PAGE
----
There exist subjective elements, but there also exists common sense. If you already possess a concept of the desired sound for an instrument in the final product, endeavor to achieve as close as possible to that sound during the recording session. This will considerably save your time and effort that would otherwise be spent on making adjustments and fine-tuning minor details to reach the desired outcome. Instead, conduct research on diverse techniques for positioning microphones on various instruments, consider recording in different acoustic spaces if feasible, and do everything within your means to obtain an accurate recording. By doing so, when you progress to the mixing stage, you will have already accomplished the majority of the work.

#3 - The Majority of Your Mix Consists of Three Elements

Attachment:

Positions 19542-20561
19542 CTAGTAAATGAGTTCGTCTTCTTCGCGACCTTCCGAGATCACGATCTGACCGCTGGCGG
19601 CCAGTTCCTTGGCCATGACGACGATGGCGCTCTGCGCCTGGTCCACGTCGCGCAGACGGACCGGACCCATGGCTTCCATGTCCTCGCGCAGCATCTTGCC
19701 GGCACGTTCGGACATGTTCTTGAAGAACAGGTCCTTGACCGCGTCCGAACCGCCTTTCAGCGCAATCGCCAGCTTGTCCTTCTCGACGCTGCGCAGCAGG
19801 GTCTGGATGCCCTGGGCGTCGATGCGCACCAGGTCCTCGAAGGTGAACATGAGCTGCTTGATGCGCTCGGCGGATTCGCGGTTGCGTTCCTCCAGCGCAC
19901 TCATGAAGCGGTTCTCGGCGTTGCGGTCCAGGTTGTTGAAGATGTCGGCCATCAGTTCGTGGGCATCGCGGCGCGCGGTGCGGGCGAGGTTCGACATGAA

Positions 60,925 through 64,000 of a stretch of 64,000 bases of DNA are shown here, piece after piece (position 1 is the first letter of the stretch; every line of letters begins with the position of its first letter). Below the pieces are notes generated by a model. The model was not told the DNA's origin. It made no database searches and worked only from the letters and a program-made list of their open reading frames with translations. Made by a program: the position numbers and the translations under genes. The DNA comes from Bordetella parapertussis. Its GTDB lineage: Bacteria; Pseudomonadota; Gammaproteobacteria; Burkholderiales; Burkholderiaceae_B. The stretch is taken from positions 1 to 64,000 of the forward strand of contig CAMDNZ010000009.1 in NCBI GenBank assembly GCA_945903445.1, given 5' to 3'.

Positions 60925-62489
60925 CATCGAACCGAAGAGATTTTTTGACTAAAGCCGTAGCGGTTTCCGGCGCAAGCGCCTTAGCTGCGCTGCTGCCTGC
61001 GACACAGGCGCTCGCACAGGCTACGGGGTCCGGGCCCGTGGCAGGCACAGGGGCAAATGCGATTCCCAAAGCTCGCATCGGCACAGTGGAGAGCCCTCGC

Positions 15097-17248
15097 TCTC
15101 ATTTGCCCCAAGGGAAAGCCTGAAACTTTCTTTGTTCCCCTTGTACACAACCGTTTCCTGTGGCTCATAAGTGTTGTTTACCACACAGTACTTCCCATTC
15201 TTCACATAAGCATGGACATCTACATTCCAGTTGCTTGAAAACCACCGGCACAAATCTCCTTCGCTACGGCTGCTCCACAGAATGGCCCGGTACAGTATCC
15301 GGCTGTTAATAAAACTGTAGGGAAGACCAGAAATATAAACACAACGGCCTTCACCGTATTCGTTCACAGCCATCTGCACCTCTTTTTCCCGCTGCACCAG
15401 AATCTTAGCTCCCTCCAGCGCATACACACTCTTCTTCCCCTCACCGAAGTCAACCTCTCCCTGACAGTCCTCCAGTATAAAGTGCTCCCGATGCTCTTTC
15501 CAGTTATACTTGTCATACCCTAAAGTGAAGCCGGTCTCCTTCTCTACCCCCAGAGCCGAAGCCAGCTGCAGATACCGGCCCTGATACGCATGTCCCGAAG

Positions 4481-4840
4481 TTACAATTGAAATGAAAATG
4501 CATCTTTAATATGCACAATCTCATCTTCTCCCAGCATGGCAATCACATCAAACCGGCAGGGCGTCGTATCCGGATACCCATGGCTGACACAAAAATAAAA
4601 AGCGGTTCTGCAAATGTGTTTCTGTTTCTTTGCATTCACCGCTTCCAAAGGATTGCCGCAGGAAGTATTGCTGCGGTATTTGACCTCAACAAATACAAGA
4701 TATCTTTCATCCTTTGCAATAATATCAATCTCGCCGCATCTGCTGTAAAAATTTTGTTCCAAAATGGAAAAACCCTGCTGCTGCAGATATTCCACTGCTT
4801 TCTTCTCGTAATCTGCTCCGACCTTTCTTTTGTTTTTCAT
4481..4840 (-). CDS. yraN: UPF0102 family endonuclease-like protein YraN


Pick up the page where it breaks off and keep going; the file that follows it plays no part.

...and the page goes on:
tools that can enhance the sound and create a unique listening experience. Whether it's finding the perfect balance between the instruments or adding subtle effects, there is no shortage of options to experiment with. However, it's important not to get too caught up in these fancy tools and lose sight of the ultimate goal - creating a compelling and enjoyable track. Remember, the true magic lies in the creativity and emotion behind the music, not just the technical aspects. So, don't be afraid to explore new techniques and tools, but always keep in mind that the heart and soul of the track is what truly matters. effects When it comes to producing music, it's easy to get carried away with extra bonuses and fancy additions. However, it's important to remember that the most crucial elements of your mix are actually the simplest. Specifically, volume, panning, and equalizing are the key players that will truly shape the impact of your track. Believe it or not, with a good understanding of your equipment and a high-quality source recording, you can accomplish a great deal just by manipulating these three key elements. In fact, they serve as the foundation for the overall sound of your track. Once you have achieved the desired outcome using volume, panning, and equalization, you can then move on to the more intricate aspects of your mix. Compression, limiting, modulation, dynamic shifts, reverb, delay – the possibilities for fine-tuning are endless. But here's the catch: if you manage to create a solid mix without relying on these additional elements in your inserts or channel routing, your final product will sound even better. Remember, the more you pile on during the mixing stage, the greater the risk of your track becoming disjointed. So, focus on mastering the basics first and let your creativity flourish as you build upon a strong foundation.